ASP.NET Web Forms Applications

In ASP.NET Web Forms applications, the recommended approach is to store the container in the global state provided by the Application dictionary object. You can then access the container when required or—even better—use an HTTP module to perform injection on all of the controls in the page automatically.

In general, you should use the Application dictionary object to store the single instance of the container. You may decide to create child containers of the main container and store them in each user Session object, or even for each request, to register your custom types and mappings in the child containers. However, this may reduce application performance, and you should generally avoid creating additional containers if possible.

The following sections describe the techniques and limitations for instantiating the container in ASP.NET applications. They include a basic and simple approach to using the Application object to store the container, followed by the recommended approach that—while more complicated—will perform injection on the controls in your page automatically at run time:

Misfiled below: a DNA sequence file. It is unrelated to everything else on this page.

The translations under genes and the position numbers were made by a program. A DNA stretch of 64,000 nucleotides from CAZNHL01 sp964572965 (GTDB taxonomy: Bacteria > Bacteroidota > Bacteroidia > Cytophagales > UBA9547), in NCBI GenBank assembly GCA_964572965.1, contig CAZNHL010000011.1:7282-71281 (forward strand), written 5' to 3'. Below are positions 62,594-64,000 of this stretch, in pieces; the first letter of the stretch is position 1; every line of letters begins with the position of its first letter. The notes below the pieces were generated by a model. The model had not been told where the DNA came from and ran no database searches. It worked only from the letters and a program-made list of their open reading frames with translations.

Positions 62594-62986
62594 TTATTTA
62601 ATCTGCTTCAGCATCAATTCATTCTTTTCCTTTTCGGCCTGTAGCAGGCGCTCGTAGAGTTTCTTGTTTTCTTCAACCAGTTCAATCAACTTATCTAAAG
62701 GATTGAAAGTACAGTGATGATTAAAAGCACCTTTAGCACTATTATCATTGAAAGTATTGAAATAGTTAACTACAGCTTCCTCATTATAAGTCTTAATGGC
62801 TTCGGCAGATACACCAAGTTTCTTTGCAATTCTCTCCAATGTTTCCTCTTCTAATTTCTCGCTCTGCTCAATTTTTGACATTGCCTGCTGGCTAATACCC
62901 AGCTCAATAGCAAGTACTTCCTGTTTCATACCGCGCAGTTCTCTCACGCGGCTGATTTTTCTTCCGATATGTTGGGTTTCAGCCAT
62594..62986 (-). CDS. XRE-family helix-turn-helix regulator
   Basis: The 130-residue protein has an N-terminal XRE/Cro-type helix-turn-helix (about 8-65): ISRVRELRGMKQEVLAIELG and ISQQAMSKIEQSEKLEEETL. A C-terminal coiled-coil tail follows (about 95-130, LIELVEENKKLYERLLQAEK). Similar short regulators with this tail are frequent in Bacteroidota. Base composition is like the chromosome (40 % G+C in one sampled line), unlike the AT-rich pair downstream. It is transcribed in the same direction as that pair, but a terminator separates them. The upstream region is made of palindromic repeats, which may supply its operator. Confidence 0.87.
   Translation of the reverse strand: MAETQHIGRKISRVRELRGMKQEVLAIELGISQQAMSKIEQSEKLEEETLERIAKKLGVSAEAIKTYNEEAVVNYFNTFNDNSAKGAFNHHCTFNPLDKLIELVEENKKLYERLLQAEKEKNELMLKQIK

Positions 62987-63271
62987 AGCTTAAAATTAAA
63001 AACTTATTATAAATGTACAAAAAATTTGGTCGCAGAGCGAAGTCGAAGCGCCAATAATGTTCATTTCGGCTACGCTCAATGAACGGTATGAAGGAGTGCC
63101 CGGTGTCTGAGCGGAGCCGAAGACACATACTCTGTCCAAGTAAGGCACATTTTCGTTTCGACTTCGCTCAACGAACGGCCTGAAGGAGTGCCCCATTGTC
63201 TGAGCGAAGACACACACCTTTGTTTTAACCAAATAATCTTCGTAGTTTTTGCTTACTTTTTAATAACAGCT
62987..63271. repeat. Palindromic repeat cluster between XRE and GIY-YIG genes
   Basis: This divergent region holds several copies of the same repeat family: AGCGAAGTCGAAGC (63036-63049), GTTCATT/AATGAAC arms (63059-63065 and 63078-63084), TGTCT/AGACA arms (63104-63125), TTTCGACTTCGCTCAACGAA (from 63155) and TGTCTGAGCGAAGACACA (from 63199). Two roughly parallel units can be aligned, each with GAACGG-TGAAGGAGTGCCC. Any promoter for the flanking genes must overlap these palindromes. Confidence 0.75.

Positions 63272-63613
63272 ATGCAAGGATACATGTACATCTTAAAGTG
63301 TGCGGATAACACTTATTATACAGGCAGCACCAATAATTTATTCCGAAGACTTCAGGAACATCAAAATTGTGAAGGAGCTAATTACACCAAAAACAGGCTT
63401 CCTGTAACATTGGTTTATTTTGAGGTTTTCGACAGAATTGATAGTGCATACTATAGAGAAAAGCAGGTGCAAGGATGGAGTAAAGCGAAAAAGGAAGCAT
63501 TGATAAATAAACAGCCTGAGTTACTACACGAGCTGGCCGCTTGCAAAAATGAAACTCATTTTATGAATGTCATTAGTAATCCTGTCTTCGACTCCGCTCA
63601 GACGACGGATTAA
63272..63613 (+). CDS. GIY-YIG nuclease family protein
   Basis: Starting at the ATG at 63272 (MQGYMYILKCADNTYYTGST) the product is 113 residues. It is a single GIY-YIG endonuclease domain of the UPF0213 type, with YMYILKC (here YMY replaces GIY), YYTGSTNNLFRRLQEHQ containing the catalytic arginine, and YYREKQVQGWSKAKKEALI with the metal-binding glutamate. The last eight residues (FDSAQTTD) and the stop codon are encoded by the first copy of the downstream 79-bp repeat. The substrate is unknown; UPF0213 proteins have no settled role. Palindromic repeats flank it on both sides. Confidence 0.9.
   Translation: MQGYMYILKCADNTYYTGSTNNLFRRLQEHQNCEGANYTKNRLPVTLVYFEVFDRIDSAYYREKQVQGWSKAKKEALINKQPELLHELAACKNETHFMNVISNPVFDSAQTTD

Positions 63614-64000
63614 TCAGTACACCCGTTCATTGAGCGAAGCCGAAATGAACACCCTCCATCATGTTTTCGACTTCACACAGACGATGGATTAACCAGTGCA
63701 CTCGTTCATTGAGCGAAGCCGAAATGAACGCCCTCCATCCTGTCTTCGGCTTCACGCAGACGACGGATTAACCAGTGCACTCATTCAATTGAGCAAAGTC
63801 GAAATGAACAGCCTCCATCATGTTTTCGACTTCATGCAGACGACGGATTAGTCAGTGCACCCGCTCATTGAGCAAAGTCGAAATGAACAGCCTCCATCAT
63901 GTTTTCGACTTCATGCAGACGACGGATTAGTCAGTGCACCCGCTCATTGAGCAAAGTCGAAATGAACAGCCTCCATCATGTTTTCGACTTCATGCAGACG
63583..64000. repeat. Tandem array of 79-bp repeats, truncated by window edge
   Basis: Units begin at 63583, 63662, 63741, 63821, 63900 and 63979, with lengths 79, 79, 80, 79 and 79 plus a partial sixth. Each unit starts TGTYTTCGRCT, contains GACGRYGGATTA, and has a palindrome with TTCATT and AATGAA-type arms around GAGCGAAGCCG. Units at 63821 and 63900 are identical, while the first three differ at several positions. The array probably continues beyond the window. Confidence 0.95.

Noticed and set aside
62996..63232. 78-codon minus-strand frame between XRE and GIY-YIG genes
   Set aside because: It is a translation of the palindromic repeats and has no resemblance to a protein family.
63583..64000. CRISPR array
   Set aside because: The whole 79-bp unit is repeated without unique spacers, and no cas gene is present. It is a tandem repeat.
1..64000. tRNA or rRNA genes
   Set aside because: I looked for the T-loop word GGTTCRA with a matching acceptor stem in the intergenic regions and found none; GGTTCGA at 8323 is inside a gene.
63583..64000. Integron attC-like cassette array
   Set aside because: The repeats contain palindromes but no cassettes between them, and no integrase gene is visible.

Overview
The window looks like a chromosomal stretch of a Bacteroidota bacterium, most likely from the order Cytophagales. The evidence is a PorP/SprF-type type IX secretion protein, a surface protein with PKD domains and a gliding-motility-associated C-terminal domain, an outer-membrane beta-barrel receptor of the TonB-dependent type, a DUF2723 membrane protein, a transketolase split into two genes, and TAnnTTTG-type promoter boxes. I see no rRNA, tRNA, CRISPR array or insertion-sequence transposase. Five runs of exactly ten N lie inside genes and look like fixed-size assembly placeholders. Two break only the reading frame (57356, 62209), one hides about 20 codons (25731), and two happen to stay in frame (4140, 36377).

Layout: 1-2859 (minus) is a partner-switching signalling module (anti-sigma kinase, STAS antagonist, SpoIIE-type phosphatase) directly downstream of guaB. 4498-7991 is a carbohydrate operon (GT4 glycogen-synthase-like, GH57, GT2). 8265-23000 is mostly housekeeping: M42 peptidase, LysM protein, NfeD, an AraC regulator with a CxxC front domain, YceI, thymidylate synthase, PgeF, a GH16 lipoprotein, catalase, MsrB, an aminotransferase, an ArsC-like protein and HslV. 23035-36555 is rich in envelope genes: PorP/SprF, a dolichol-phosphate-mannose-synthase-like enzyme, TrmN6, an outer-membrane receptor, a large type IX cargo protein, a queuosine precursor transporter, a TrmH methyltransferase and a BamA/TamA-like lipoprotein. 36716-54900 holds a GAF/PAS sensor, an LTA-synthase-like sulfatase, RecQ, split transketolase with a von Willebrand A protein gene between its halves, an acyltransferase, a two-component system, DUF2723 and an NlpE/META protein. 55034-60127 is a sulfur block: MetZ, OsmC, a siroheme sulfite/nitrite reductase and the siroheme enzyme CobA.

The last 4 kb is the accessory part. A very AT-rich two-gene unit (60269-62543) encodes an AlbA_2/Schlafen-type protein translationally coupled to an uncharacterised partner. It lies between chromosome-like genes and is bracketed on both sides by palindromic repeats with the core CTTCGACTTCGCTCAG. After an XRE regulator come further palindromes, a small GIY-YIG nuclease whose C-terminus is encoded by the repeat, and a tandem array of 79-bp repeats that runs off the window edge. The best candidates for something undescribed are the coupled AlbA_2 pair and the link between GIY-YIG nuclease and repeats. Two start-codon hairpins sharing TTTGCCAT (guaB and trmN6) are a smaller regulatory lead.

The basic approach for initializing the Enterprise Library container, which may be suitable for small and simple applications, is shown here. You can create and populate the container in the Application_Start event of your Global.asax file.

protected void Application_Start(object sender, EventArgs e)
    var myContainer = Application["EntLibContainer"] as IUnityContainer;
    if (myContainer == null)
      myContainer = new UnityContainer();
      myContainer.AddExtension(new EnterpriseLibraryCoreExtension());
      // Add your own custom registrations and mappings here as required